Last week, my colleague Dawn McCartney, wrote a piece about business reviews and what they should entail . I’d like to continue that conversation.
Whatever you call them, regular business reviews with your MSP provider are probably part of your annual diary. But are these meetings truly effective in driving ongoing improvements in performance aimed at meeting your overall company objectives?
For the sake of this article, let’s assume that you are doing these reviews on a quarterly basis, so I will therefore refer to them as QBRs — quarterly business reviews.
Over the years I have seen many organizations undertake QBRs without meaningful purpose. An effective QBR takes time to prepare and undertake, let alone committing the time to complete any actions that result. So the first thing to ask is “Why are we doing a QBR and is it really worth it?”
Done properly, QBRs will reward you ten-fold the time invested in them. Done badly, your time would probably have been better spent doing something else.
There are two key objectives in undertaking effective QBRs:
- To benchmark current program performance and agree mutual short/midterm performance improvement commitments
- To work on developing your program’s “maturity”
I am a great fan of the 80/20 rule  and recommend that the QBR does not lose sight of the need to develop overall program maturity. So assign 20% of the review time to this purpose. When we refer to program maturity, it’s nothing to do with the age of the program or its current performance, but rather its ability to deliver well in the future regardless of what the world throws at it. How is it structured to foster continuous improvement? It is important to understand the difference between program performance and program maturity.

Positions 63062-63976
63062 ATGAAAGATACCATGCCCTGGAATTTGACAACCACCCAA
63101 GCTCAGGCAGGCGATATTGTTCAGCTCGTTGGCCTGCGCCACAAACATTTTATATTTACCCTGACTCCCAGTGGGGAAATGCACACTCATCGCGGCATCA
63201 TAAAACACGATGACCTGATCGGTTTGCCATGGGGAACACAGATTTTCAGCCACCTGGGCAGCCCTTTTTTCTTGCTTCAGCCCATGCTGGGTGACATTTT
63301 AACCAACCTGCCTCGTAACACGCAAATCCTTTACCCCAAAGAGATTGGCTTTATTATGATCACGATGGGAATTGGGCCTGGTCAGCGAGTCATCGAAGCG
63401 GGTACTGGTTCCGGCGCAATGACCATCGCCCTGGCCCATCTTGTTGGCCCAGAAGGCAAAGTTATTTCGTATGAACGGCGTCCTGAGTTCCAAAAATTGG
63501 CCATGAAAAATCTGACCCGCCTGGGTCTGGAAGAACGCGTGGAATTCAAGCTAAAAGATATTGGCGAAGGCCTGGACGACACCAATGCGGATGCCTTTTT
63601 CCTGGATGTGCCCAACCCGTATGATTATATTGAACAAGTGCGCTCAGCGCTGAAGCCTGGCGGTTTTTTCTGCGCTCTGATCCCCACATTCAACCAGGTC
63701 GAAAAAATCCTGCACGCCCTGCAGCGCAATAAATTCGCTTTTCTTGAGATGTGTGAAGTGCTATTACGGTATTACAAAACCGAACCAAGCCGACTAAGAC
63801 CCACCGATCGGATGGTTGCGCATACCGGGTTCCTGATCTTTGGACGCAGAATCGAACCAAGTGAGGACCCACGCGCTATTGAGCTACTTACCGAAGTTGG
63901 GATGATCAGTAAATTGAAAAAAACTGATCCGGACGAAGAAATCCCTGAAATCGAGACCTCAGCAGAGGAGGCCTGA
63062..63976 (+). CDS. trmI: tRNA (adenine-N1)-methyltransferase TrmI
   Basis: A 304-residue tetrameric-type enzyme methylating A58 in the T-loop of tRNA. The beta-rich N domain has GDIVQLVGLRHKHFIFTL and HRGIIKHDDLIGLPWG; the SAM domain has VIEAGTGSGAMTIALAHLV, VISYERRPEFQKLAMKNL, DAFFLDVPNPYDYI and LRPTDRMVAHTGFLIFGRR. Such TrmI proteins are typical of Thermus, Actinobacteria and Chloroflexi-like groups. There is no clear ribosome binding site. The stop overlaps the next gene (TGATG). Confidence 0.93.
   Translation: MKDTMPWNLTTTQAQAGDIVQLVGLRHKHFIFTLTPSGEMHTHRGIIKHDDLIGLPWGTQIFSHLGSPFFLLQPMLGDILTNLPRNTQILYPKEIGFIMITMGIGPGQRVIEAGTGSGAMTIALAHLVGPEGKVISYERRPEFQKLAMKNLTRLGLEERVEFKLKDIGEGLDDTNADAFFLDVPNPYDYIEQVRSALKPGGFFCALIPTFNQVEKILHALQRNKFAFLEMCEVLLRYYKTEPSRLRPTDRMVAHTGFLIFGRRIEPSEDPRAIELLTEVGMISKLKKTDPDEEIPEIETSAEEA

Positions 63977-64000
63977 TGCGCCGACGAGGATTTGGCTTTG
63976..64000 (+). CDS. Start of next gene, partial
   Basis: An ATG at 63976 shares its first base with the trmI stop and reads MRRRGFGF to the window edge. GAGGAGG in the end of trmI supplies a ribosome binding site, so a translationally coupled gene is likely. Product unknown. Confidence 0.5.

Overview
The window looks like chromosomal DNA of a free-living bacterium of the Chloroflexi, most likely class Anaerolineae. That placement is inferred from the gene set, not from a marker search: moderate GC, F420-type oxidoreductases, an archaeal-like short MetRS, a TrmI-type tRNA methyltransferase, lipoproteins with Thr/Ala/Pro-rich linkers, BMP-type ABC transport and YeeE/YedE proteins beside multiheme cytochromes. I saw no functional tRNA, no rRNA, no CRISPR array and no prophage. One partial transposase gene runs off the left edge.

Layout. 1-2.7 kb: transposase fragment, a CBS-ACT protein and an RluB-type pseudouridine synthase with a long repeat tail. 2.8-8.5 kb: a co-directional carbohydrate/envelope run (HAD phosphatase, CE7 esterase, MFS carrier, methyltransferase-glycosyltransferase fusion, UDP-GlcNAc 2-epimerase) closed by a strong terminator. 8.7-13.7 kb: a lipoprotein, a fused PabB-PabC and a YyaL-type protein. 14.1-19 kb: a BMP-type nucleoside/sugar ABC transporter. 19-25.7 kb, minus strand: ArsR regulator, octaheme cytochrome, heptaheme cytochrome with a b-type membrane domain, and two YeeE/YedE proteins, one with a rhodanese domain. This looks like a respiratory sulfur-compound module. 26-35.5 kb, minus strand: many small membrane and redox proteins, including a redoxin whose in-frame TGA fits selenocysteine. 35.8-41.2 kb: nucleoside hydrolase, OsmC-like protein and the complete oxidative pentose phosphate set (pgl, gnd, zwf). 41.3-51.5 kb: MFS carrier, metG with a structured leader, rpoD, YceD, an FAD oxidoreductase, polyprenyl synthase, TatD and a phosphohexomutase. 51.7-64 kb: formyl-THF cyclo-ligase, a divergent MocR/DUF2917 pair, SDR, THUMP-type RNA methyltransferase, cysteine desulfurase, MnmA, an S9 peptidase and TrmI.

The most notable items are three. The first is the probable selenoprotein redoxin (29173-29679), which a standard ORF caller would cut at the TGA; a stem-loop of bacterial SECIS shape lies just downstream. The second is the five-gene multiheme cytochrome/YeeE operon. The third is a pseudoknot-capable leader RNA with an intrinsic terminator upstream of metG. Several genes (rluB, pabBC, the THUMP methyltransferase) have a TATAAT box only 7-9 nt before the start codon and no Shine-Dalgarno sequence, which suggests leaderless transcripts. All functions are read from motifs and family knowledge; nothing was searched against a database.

Refresh. For the main part of the QBR, you should review your program goals and objectives, ensuring that these are aligned with your overall business strategy. I have seen QBRs where the same data sets are referred to year after year, whereas the overall needs of the business have changed many times. If your business strategy changes as a result of economic, political or other market influences, then you should review your program goals, objectives and data points on a regular basis to ensure that they remained aligned with the business.
Time. You should take time assessing the metrics against which you benchmark your MSP and spend your time assessing how this data can help you improve future performance. Don’t spend any time looking back unless that time can be used to positively impact future performance. My recent article on tracking the right data to improve performance  will provide some guidance. You may well be measuring service-level agreements and key performance indicators, and in the interests of efficiency, you might want to refer to my recent SLA/KPI article  as well.
Keeping score. Create a weighted scorecard and benchmark your MSP against this and listen to what your MSP has to say in terms of how you as an organization are performing. QBRs should be a two-way partnership and there is much to learn from an MSP provider that delivers comparable services to other organizations whose programs might be performing better than yours as a result of their own internal efficiencies.
Focus. Do not get side-tracked but remain focused and agree on those key actions that will achieve mutually beneficial performance improvements and remember to document the key points of the QBR and circulate these after the meeting.
Keeping priorities aligned with your overall business strategy and having an 80/20 split in time between short/mid-term performance improvement commitments and developing your overall program maturity are the hallmarks of truly effective program reviews.